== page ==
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Glen Cove to get $876G for ferry terminal

A rendering of the proposed Glen Cove ferry

A rendering of the proposed Glen Cove ferry terminal, which is a major component of the city's waterfront revitalization, produced by Urbitran, an engineering, architecture and planning firm that is working with the city on the project. (Aug. 2, 2012) Credit: Urbitran

The Federal Highway Administration plans to give Glen Cove $875,951 so the city can build a passenger ferry terminal after 14 years of planning.

The allocation announced Thursday by the state's U.S. senators -- Charles Schumer and Kirsten Gillibrand -- provides the final funding needed to allow construction of the $3.5 million, 2,700-square-foot facility on Glen Cove Creek.

"This is great news for the city and the region," Mayor Ralph Suozzi said. He added that construction of the terminal -- expected to be operational by fall 2013 -- and ferry service to Manhattan would be an economic boost.

"This is a huge victory, that will not only provide convenient transportation to New York City, but also transform the waterfront," Schumer said.

Gillibrand added, "This terminal will increase economic development opportunities as part of the larger waterfront development project" to create the mixed-use Glen Isle complex on a previously blighted waterfront.

The city has dredged the creek, built bulkheads, installed a pier and floating docks, removed contaminated soil, installed utilities and built the terminal foundation at a cost of $14 million in federal funds, with the city contributing about $600,000.

Suozzi said the $875,951 and the city's $175,190 matching contribution would fund construction of the first floor and shell of the second floor, and waiting area, restrooms, a small office and area for kiosks on the first floor.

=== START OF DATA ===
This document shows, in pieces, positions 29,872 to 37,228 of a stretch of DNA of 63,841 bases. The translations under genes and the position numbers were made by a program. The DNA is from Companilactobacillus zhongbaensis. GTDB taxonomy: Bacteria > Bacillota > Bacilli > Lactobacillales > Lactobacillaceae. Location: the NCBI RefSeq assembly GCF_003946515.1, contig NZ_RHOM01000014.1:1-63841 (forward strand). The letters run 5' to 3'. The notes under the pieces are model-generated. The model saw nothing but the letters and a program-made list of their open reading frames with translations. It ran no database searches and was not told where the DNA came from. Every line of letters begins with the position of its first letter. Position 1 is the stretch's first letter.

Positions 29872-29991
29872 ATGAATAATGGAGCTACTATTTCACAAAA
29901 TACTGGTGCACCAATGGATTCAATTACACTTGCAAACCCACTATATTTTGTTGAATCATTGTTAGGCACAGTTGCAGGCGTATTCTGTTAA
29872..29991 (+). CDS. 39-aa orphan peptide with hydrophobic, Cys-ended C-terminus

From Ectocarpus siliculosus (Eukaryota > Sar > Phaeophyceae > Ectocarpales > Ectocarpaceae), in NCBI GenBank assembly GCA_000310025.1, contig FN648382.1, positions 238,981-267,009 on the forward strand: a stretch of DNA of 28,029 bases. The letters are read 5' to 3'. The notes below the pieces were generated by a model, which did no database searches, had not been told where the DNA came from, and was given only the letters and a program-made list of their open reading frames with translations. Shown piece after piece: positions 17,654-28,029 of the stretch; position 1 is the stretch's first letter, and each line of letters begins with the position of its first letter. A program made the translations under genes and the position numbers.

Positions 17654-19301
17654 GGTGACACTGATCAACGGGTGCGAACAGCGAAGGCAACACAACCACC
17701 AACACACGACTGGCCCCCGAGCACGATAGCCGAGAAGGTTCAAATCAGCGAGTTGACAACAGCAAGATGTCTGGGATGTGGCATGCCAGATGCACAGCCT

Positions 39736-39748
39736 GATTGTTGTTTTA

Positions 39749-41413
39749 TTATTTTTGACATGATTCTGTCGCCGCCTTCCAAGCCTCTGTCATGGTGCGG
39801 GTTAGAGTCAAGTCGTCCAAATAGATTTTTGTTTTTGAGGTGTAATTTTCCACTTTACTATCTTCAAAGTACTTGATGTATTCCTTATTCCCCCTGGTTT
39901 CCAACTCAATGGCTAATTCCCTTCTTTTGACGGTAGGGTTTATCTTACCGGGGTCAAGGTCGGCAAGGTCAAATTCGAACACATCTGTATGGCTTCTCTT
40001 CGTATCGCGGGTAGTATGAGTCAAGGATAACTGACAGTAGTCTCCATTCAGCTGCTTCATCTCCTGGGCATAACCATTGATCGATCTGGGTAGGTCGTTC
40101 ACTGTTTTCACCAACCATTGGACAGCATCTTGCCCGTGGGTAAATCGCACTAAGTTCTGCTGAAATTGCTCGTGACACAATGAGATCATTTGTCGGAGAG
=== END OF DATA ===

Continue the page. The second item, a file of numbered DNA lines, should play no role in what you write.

A second phase, estimated to cost about $2.2 million, would expand the second floor to accommodate a restaurant and offices, and bring up the terminal space to a total of 7,500 square feet.

The building would be designed so it could also be used for public events and would meet the highest standards for energy conservation.

The city will advertise for bids for a ferry operator to transport commuters to the city and also offer harbor and dinner cruises when construction ends. Suozzi said the dock can also be used by recreational boaters.

In its 2005 Long Island Sound Waterborne Transportation Plan, the New York Metropolitan Transportation Council identified the Glen Cove ferry as a viable regional site for destinations to the west. The plan noted that ferry services operating on Long Island Sound made more than 4 million passenger trips and nearly 2 million vehicle trips per year, making the region one of the country's top 10 ferry markets.

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